Pharmacy assistant

Pharmacy assistants help pharmacists order, prepare and dispense medicines. See how you could use your customer service skills in a pharmacy.

Working life

A pharmacy is where medicines are stored, prepared and dispensed. Medicines are the most common treatments offered to NHS patients.

Pharmacy assistants work as part of a pharmacy team under the direction of a registered pharmacist. The work includes:

Pharmacy assistants can also be involved in manufacturing medicines when ready-made preparations are not available. For example, certain cancer treatments and intravenous feeding solutions need to be tailor made under sterile conditions for individual patients.

Pharmacy assistants work as part of healthcare teams in hospitals or community pharmacies. Some work in retail pharmacies in supermarkets or on the high street, or for other employers that provide NHS services. In community pharmacies they may be called dispensing assistants.

Entry requirements 

There are no set entry requirements to become a pharmacy assistant. Employers usually expect good literacy, numeracy and IT skills. They may ask for GCSEs or equivalent qualifications.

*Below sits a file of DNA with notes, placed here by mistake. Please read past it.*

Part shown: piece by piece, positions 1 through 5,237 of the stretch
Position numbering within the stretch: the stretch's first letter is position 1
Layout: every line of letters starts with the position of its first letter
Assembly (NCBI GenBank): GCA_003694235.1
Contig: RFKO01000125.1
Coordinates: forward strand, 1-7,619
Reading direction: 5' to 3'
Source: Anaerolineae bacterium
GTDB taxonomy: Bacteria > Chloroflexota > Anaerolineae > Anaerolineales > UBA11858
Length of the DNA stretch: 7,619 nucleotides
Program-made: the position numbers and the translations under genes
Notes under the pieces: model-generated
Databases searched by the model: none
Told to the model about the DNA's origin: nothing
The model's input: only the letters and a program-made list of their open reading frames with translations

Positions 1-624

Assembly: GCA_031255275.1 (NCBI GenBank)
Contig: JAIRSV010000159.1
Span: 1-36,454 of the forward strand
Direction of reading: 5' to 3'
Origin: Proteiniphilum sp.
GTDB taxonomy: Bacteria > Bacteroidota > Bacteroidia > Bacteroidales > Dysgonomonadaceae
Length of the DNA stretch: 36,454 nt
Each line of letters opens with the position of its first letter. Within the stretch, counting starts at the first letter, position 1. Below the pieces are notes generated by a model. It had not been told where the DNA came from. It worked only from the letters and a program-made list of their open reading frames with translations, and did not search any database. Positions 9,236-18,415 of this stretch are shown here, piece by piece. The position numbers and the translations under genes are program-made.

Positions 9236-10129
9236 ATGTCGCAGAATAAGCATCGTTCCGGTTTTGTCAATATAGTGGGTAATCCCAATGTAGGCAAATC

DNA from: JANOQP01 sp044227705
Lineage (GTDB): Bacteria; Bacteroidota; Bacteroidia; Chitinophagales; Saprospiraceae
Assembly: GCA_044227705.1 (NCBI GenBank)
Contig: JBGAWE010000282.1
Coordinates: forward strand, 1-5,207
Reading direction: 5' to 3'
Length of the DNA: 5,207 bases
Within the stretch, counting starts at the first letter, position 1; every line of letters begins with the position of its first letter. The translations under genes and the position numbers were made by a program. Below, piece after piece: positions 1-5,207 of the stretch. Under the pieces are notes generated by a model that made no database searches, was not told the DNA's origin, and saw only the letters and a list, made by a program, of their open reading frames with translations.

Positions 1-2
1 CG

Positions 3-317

Employers often ask for relevant work experience. Even where this is not specified, it would be an advantage if you have worked in a customer service role.

Skills and personal characteristics 

Pharmacy assistants need to be:

They'll also need excellent communication, customer service, IT and manual skills. 

Training and development

You will be given the training you need to be a member of the pharmacy team. This includes health and safety, use of IT systems, manufacturing medicines and dispensing prescriptions.

You may be offered the chance to study for qualifications such as:

A level 2 apprenticeship for pharmacy services assistants is available in many parts of the country. 

Other roles that may interest you

Make a comment or report a problem with this page

Help us improve